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Winter

We’ve been enjoying amazingly warm temperatures for the time of year, but sadly that’s coming to an end this weekend. So I figured it was time to update my winter prep post from 2013. As I pointed out back then, I don’t remember ever making any special preparations for winter when I lived in England. But here it’s a very different story! If this is your first winter in Canada, here are some of the things you might need to think about.

Snow removal
Get those shovels ready by the front door and if you own one, make sure your snow blower is working. Be prepared for icy windshields (windscreens) and have an ice scraper ready. You’ll also want a container of ice melter to make your paths less treacherous to walk on. You may prefer to hire someone to clear your snow. If so, start looking early as many people who offer this service are fully booked very quickly. I’ve been lucky enough to find someone local to take of our plowing the last few years. As we have a gravel yard, after the first major snowfall we drive back and forth over the snow to pack it down and make it easier for plowing. We didn’t do this the first time we used our snow blower and we had gravel flying everywhere! If you live in a rented apartment, snow clearing should be taken care of for you. And if you get little or no snow where you live, feel free to  ignore this section!

Digging out: my first Canadian winter

Digging out: my first Canadian winter

Keep warm inside…
Have your heating system inspected and serviced. Heating contractors get very busy at this time of year. Our propane contractor told us he’s just done 60 installations in one month! This is probably people switching over from oil heat, as we did in September. We live in a rural area without natural gas.

and outside…
Dig out the winter coats, boots, scarves, gloves, thermals… If you don’t own any (or can’t find them!), prepare for a shopping trip. It’ll soon be time to bundle up.

Getting around…
Winter vehicle maintenance is extremely important. Have your winter vehicle fitted with proper winter tires. I was late calling to make an appointment for a tire change this year so I’ll be negotiating a week or so of winter weather with my summer tires. Check tire pressure, oil levels and make sure your windshield washer fluid is winter grade. You’ll get through a lot of this very quickly. Also consider fitting your vehicle out with an emergency kit: food supplies, blankets, flashlights (torches), emergency flares, plus a shovel and tow rope in case you ever need to dig yourself out. If your area has really cold temperatures and you have to park your car outside, check to see if your vehicle is fitted with a block heater. You can plug this into an electrical outlet overnight to help protect the engine and make your vehicle easier to start. My car is housed in a heavy duty canvas garage, but I still plug in. And if I’m going to be at home for a while and not driving anywhere, which usually happens over the Christmas vacation, I run the car engine every other day to try and avoid flat batteries.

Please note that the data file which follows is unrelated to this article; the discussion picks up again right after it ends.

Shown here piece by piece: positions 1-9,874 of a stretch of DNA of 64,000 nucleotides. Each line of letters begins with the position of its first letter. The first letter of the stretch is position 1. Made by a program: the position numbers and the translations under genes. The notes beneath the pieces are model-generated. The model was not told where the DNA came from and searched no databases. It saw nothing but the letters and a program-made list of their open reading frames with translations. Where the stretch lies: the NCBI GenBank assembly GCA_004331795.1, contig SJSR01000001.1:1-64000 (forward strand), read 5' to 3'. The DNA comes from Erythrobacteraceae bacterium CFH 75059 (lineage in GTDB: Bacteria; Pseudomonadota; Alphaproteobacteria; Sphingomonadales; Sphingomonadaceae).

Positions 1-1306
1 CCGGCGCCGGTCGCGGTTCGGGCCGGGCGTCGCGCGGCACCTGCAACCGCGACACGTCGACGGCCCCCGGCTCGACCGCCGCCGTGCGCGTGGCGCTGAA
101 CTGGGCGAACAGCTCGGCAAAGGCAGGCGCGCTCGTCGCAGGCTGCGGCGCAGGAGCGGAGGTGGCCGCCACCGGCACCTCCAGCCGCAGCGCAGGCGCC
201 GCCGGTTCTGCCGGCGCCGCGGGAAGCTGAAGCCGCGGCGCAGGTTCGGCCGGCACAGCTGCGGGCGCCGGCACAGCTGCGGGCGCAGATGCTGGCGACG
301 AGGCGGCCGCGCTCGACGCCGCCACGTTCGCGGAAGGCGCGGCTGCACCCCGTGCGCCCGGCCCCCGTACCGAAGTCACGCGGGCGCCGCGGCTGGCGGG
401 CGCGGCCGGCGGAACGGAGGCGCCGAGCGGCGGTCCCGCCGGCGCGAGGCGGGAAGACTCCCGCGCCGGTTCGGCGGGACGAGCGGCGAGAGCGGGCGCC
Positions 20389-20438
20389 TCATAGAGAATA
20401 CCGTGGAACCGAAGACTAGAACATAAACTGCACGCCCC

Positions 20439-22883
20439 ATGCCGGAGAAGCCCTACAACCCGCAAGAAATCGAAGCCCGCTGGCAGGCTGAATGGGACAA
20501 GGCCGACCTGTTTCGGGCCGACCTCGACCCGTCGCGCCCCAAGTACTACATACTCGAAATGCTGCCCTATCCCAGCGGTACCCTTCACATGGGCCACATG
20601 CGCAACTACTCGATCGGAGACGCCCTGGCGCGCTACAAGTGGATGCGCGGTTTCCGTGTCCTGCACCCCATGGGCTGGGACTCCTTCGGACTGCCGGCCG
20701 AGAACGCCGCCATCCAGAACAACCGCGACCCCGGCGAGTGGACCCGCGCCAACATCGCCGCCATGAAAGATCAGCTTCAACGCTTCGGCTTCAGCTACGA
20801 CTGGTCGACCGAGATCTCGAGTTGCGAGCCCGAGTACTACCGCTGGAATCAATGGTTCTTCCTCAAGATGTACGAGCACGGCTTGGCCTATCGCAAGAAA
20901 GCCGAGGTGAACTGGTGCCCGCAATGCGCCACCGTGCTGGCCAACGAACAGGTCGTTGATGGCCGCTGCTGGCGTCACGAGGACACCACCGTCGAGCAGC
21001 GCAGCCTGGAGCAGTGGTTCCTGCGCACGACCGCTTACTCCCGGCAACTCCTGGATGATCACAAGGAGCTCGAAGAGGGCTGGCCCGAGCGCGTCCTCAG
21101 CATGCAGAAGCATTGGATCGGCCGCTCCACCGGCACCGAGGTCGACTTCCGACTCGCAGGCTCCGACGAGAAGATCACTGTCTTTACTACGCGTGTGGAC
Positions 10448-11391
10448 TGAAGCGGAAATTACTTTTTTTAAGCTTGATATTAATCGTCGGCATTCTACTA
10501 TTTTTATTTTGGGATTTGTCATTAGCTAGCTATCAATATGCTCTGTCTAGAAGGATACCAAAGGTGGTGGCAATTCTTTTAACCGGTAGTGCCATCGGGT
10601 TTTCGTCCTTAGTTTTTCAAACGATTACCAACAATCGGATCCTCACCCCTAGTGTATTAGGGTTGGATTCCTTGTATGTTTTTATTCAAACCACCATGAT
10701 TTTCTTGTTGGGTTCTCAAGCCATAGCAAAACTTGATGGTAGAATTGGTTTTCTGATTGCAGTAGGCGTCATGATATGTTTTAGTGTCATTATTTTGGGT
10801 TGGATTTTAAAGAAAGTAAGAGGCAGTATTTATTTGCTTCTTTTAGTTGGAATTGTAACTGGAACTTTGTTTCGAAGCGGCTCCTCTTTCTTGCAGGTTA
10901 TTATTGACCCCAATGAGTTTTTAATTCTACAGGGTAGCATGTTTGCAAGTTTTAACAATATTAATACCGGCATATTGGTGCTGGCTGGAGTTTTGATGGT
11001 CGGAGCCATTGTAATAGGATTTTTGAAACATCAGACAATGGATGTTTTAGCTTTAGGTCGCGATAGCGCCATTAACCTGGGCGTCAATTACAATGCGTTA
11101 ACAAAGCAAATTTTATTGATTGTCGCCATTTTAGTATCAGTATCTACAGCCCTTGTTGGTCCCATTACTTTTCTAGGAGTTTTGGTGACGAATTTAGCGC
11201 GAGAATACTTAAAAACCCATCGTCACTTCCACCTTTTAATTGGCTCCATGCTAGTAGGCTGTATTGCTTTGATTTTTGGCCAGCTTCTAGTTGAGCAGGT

Winter driving

Don’t try and drive anywhere when it’s like this! (Insane British tourists near Algonquin Park, winter 2004)


…or staying parked

If you have vehicles you don’t plan to drive this winter, call your insurance company to remove the collision portion of the insurance. Then it’s time to “winterize” them. This also applies for garden equipment such as lawn mowers. If you still have gas (petrol) in the tank, add some fuel stabilizer such as Stabil, which you can buy at Canadian Tire and other auto stores. Remove vehicle batteries or keep them on a trickle charge. There’s nothing worse than trying to start up your pride and joy in the spring only to discover the battery is flat.

Outdoor clean-up
Clear any supplies from outside that might not survive the cold temperatures– car cleaning products, deck stain, paint etc. I’m no gardener, but I notice that lots of people protect their trees and shrubs with burlap or special tree wrap. I’ve also seen temporary “screens” used to shield trees that are close to the road.

And once all this is done, put your feet up, grab a Bailey’s and give yourself a well-earned break. Now you can start planning for the spring!

Here in Northern Ontario, we’ve had record temperatures for November! In past years there would usually have been snow on the ground by now and we’d be settling into the long winter. But last weekend I was on the road with my husband in our Corvette, for our final trip of the year.

20161106_122258